<
>

Jags claim WR after Cleveland release

In a move that immediately upgrades the offense, providing a solid No. 2 wide
receiver to pair with Jimmy Smith, the Jacksonville Jaguars on Wednesday afternoon
were awarded Kevin Johnson on waivers, a day after his release by Cleveland.

ESPN.com confirmed that 16 franchises, an unusually large number, made waivers claims on Johnson. According to waiver rules, he was awarded to the Jags because they had the poorest current record of any teams making a claim. Among the other teams claiming him were the receiver-needy Detroit Lions, Atlanta Falcons and New York Jets. The Jets on Wednesday placed Wayne Chrebet on injured reserve, ending his season, and exacerbating their need for a wide receiver.

Sources said that Johnson intermediaries spoke with Detroit officials on Wednesday
and urged them not to claim the wide receiver. Johnson personally told some teams
that he did not want to go any further west than Cleveland.

There were erroneous broadcast reports from Cleveland that Johnson was headed to
Detroit, but those came early in the day, hours before the 4 p.m. deadline for
making a waiver claim.

To make room for Johnson on the roster, the Jaguars released veteran wide receiver J.J. Stokes, who joined the team this summer as an unrestricted free agent.

Acquiring the sure-handed Johnson, at least for the balance of this season, gives
rookie quarterback Byron Leftwich another reliable target. Jacksonville has
struggled at the wide receiver spot in general in 2003 and none of the club's
players at the position has more than 26 catches.

Notably, Johnson, 27, is represented by IMG, whose large clientele also
includes Leftwich and Jaguars coach Jack Del Rio.

Johnson was demoted from the Browns' starting lineup last week because coaches felt he had
not blocked well in the running game. Johnson reacted by noting publicly that he was
the Browns' leading receiver in every season with the team. The demotion did not
play well in the locker room, where veterans have questioned some of coach Butch
Davis' past moves, and the release sent shock waves through the roster.

In a Wednesday morning telephone interview with ESPN.com, Davis confirmed that his
staff had problems with Johnson's willingness and effectiveness as a blocker. But he
also said that, as the highest paid and most senior wide receiver on the roster,
Johnson did not step up to his leadership responsibilities.

"Kevin is a good kid," Davis said. "But he wasn't able to consistently do well the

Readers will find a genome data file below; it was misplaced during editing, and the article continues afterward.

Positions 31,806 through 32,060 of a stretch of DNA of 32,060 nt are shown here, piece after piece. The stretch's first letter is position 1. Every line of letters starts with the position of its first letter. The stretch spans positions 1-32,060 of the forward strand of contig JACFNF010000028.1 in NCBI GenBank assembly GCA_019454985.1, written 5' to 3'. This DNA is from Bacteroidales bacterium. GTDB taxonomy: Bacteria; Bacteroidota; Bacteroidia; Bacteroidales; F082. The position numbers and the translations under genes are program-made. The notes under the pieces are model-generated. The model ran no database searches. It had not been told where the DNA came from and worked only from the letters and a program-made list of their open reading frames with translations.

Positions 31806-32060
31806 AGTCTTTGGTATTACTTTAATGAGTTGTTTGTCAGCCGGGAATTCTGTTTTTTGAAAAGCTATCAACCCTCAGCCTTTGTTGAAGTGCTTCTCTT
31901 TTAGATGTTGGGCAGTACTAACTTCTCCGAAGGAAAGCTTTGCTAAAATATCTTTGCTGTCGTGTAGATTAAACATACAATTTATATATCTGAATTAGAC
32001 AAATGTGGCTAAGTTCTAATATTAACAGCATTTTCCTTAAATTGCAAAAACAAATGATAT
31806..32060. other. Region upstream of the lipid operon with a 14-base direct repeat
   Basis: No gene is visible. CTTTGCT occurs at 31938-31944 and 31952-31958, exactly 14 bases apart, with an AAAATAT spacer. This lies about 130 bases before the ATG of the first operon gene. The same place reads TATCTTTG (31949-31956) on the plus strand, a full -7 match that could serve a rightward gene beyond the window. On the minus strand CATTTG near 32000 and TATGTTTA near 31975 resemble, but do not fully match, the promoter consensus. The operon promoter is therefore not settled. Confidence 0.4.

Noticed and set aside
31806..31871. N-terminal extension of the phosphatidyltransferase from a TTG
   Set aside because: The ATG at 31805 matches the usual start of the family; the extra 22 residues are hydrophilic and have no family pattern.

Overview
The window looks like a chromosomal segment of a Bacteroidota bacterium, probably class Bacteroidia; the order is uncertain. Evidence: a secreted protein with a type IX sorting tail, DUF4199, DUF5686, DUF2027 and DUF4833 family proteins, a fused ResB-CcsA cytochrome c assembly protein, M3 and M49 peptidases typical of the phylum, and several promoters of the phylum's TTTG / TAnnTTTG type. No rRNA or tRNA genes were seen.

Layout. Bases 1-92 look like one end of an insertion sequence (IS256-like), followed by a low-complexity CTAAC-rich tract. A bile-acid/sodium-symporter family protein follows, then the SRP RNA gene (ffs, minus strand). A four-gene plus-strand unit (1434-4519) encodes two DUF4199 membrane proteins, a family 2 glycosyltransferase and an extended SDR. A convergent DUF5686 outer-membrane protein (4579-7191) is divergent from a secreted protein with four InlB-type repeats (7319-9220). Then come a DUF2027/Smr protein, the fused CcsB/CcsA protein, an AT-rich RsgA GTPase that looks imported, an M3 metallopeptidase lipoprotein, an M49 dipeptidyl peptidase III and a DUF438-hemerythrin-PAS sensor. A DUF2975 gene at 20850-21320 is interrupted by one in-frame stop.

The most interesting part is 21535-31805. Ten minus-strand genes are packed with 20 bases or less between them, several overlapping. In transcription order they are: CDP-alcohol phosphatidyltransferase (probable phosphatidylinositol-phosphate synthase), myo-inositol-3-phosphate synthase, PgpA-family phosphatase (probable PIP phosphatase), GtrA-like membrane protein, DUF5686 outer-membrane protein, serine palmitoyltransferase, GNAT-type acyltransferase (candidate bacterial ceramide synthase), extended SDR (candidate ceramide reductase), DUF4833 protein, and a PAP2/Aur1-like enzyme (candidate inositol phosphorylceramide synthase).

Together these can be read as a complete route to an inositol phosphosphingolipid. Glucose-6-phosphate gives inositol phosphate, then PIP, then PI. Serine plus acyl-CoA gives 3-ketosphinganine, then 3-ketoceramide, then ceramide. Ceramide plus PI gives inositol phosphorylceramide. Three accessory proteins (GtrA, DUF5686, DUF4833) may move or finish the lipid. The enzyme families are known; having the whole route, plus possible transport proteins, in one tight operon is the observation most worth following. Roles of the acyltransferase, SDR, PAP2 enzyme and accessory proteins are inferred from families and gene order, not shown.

things we asked of him. Remember, when he came here in 1999, it was an expansion
team. The expectations of winning and losing aren't the same as they are now. And he
was one of the more (high profile) players. But as we continued to bring more talent
in here, and his role changed some, he didn't adapt very well.

"For 2 ½ years, we gave him every chance, believe me. And last week, when we demoted
him, we hoped that would be the spark, but it wasn't. He's a talented guy, and he'll
play in the league, but (releasing him) wasn't that tough a decision for us."

In claiming Johnson, the Jaguars now assume his existing contract. But because he is
a "vested" veteran, he has the right to declare himself an unrestricted free agent
after the 2004 season.

His base salary for 2003 is $950,000, which means the Jags owe him a prorated
portion based on remaining games, or about $391,000. Johnson was under contract
through 2006, with scheduled base salaries of $1.45 million (2004), $1.4 million
(2005) and $2.65 million (2006). There were annual workout bonuses of $100,000 and
Johnson is also due a $2 million options bonus in 2005.

Never noted for his speed, Johnson nonetheless led the Browns in receptions in each
of his first four seasons in Cleveland, and topped the team in catches again this
year. Many scouts feel he has the best hands of any wide receiver in the NFL and
that, while he lacks the playmaker skills of a "lead" wideout, he is a prototype No. 2
wide receiver.

A second-round pick in the 1999 draft, and one of the few players remaining from the
franchise's first year of its second incarnation, Johnson played in 73 games and
started in all but one of them. He had 315 catches for 3,836 yards and 23
touchdowns.

His 9.5 yards per catch this year is well below his career
standard of 12.6 yards, altho there have been mitigating circumstances with the Browns
unable to settle on a quarterback and with injuries to the offensive line that have
affected the passing game.